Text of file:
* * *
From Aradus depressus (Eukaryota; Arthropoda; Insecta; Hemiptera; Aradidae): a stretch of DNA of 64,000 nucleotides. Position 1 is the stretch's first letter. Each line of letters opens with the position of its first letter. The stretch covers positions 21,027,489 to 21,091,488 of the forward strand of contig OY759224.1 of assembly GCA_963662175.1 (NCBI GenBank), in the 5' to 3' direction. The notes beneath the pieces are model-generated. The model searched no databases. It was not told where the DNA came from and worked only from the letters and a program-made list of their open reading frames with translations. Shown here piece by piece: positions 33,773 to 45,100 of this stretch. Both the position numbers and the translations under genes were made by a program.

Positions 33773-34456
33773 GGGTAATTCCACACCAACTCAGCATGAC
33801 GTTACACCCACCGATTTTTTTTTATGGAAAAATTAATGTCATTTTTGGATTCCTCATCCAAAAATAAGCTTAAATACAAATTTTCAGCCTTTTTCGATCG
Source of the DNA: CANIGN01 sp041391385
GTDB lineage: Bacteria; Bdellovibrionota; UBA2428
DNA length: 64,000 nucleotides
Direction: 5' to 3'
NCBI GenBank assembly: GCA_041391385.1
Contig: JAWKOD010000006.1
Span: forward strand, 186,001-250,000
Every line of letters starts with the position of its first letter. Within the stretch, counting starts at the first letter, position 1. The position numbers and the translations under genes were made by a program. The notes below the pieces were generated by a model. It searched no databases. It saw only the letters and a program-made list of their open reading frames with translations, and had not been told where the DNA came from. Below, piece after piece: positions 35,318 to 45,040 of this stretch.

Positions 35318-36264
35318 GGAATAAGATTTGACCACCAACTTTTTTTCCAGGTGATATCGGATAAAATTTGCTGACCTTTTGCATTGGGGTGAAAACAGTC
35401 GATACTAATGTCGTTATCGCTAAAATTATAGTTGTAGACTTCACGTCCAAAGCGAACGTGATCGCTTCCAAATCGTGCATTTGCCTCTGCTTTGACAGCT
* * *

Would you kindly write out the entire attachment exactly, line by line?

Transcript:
From Aradus depressus (Eukaryota; Arthropoda; Insecta; Hemiptera; Aradidae): a stretch of DNA of 64,000 nucleotides. Position 1 is the stretch's first letter. Each line of letters opens with the position of its first letter. The stretch covers positions 21,027,489 to 21,091,488 of the forward strand of contig OY759224.1 of assembly GCA_963662175.1 (NCBI GenBank), in the 5' to 3' direction. The notes beneath the pieces are model-generated. The model searched no databases. It was not told where the DNA came from and worked only from the letters and a program-made list of their open reading frames with translations. Shown here piece by piece: positions 33,773 to 45,100 of this stretch. Both the position numbers and the translations under genes were made by a program.

Positions 33773-34456
33773 GGGTAATTCCACACCAACTCAGCATGAC
33801 GTTACACCCACCGATTTTTTTTTATGGAAAAATTAATGTCATTTTTGGATTCCTCATCCAAAAATAAGCTTAAATACAAATTTTCAGCCTTTTTCGATCG
Source of the DNA: CANIGN01 sp041391385
GTDB lineage: Bacteria; Bdellovibrionota; UBA2428
DNA length: 64,000 nucleotides
Direction: 5' to 3'
NCBI GenBank assembly: GCA_041391385.1
Contig: JAWKOD010000006.1
Span: forward strand, 186,001-250,000
Every line of letters starts with the position of its first letter. Within the stretch, counting starts at the first letter, position 1. The position numbers and the translations under genes were made by a program. The notes below the pieces were generated by a model. It searched no databases. It saw only the letters and a program-made list of their open reading frames with translations, and had not been told where the DNA came from. Below, piece after piece: positions 35,318 to 45,040 of this stretch.

Positions 35318-36264
35318 GGAATAAGATTTGACCACCAACTTTTTTTCCAGGTGATATCGGATAAAATTTGCTGACCTTTTGCATTGGGGTGAAAACAGTC
35401 GATACTAATGTCGTTATCGCTAAAATTATAGTTGTAGACTTCACGTCCAAAGCGAACGTGATCGCTTCCAAATCGTGCATTTGCCTCTGCTTTGACAGCT